Study examines health effects that shelter dogs might have on veterans with PTSD

AURORA, Colo. — A small nonprofit organization studying the health of American veterans recently received funding to examine how shelter dogs physically and psychologically impact veterans with post-traumatic stress disorder.

The funding was provided to the organization Canines Providing Assistance to Wounded Warriors,which is a center within the University of Colorado College of Nursing at the Anschutz Medical Campus.

The study is funded from an International Society for Anthrozoology/WALTHAM collaborative research grant.

There already is research that suggests interacting with animals, particularly dogs, benefits human physiological and psychological health. This study will specifically evaluate the effects of dogs on veterans.

The research team will work with the WYCO Vet-to-Vet Alliance, a support and advocacy organization for veterans based in Fort Collins, to reach out to area veterans to participate.

“Our study’s findings have the potential to contribute physiological and psycho social evidence indicating that volunteering at a dog shelter can decrease stress and enhance quality-of-life indicators in reintegrating veterans with PTSD,” said principal investigator Cheryl Krause-Parello, an associate professor at the CU College of Nursing.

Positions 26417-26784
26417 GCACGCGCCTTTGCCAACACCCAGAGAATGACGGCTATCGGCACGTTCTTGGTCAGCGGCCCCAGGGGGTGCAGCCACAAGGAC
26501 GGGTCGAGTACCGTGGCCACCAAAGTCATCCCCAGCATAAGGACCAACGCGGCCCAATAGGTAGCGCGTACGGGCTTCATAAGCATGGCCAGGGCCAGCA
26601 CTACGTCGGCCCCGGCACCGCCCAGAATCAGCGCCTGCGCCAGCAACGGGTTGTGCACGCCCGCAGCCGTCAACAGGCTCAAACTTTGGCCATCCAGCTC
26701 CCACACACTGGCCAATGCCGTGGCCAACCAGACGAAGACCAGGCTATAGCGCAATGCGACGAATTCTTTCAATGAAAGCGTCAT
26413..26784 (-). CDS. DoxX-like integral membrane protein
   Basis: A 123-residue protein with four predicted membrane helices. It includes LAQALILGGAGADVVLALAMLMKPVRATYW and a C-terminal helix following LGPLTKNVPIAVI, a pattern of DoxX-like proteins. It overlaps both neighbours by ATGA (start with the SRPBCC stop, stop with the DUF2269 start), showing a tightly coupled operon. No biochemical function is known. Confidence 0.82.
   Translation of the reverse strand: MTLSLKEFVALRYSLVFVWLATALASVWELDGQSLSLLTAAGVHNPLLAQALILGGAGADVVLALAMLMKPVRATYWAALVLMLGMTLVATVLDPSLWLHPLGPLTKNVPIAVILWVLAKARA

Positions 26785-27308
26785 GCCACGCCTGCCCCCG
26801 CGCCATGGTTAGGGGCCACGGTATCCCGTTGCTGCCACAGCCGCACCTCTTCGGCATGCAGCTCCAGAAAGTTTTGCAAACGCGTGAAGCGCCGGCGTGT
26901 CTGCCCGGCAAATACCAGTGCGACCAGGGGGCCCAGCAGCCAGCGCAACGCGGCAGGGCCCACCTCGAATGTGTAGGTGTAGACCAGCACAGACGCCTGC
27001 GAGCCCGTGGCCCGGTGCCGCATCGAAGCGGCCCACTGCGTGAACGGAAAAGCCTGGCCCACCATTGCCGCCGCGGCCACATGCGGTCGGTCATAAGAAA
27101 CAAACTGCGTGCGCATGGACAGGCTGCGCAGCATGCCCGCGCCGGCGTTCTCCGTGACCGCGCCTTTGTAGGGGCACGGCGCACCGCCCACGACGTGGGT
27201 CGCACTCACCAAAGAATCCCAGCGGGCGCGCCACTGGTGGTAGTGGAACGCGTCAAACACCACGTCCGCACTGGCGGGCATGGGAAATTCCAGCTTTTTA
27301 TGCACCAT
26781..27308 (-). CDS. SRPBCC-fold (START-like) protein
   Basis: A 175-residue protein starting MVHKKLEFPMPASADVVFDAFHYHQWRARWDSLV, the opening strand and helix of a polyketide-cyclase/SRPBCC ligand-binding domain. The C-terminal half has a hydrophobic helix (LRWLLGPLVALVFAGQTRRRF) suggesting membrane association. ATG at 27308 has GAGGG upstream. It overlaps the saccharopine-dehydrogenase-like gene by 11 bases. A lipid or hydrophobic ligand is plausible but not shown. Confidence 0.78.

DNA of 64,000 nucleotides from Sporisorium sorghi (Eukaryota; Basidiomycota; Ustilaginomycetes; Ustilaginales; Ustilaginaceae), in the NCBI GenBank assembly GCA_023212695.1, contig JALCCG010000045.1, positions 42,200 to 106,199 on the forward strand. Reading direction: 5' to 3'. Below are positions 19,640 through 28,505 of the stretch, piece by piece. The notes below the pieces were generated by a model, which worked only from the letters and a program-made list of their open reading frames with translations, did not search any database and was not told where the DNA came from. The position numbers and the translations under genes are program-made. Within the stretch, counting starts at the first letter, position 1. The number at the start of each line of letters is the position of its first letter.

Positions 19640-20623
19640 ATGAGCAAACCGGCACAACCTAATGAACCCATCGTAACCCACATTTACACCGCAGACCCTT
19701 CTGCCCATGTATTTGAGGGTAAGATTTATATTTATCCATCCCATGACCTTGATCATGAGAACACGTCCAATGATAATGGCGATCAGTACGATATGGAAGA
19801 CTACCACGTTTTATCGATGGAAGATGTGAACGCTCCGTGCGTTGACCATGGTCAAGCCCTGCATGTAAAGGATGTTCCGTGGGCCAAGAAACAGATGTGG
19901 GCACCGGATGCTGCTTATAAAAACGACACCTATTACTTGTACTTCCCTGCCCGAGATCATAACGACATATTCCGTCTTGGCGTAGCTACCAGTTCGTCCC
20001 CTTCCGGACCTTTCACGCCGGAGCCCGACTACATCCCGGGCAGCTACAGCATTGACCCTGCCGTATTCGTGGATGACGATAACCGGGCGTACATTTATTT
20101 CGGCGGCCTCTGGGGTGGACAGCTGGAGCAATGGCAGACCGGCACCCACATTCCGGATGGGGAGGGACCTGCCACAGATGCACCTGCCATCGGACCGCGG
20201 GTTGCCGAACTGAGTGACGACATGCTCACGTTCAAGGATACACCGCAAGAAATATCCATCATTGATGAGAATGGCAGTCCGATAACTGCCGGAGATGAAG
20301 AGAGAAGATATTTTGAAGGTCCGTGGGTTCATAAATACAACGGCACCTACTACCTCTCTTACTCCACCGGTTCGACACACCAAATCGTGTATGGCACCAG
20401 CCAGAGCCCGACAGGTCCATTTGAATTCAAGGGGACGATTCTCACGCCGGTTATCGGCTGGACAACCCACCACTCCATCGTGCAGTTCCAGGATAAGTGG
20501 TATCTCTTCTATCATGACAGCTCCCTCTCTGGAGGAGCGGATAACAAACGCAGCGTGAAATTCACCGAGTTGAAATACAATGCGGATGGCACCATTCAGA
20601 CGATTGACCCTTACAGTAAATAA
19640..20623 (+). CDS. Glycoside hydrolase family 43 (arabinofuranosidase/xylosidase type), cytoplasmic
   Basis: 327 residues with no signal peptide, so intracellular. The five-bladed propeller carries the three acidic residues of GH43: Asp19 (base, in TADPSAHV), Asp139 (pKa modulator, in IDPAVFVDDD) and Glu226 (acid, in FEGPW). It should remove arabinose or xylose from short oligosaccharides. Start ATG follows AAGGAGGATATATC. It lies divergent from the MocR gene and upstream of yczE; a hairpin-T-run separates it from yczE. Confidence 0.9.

“This study may also give us some valuable insights regarding how shelter dogs themselves are impacted by being socialized with and exercised by veterans. In the future, this investigation could help shape the development of policies and volunteer programs at dog shelters implemented specifically for veterans coping with PTSD.”

Veterans in the study will walk shelter dogs at Animal House Rescue and Grooming in Fort Collins in an eight-week intervention aimed at reducing stress levels and improving psychological outcomes.

Researchers will collect various measures of physiological stress from veterans, including heart rate variability, blood pressure and salivary cortisol, and alpha amylase levels.

Additionally, they will examine stress levels in the shelter dogs by collecting the heart rate variability of the dogs involved in the study.

The investigation will examine the reciprocal nature of human-animal interaction and the effects that interacting with canines have on veterans coping with PTSD.

The American Society for the Prevention of Cruelty to Animals estimates 3.9 million dogs currently live in shelters nationwide. The United States is home to more than 21 million veterans.

Up to 30 percent of veterans struggle with PTSD, dependent upon deployment era.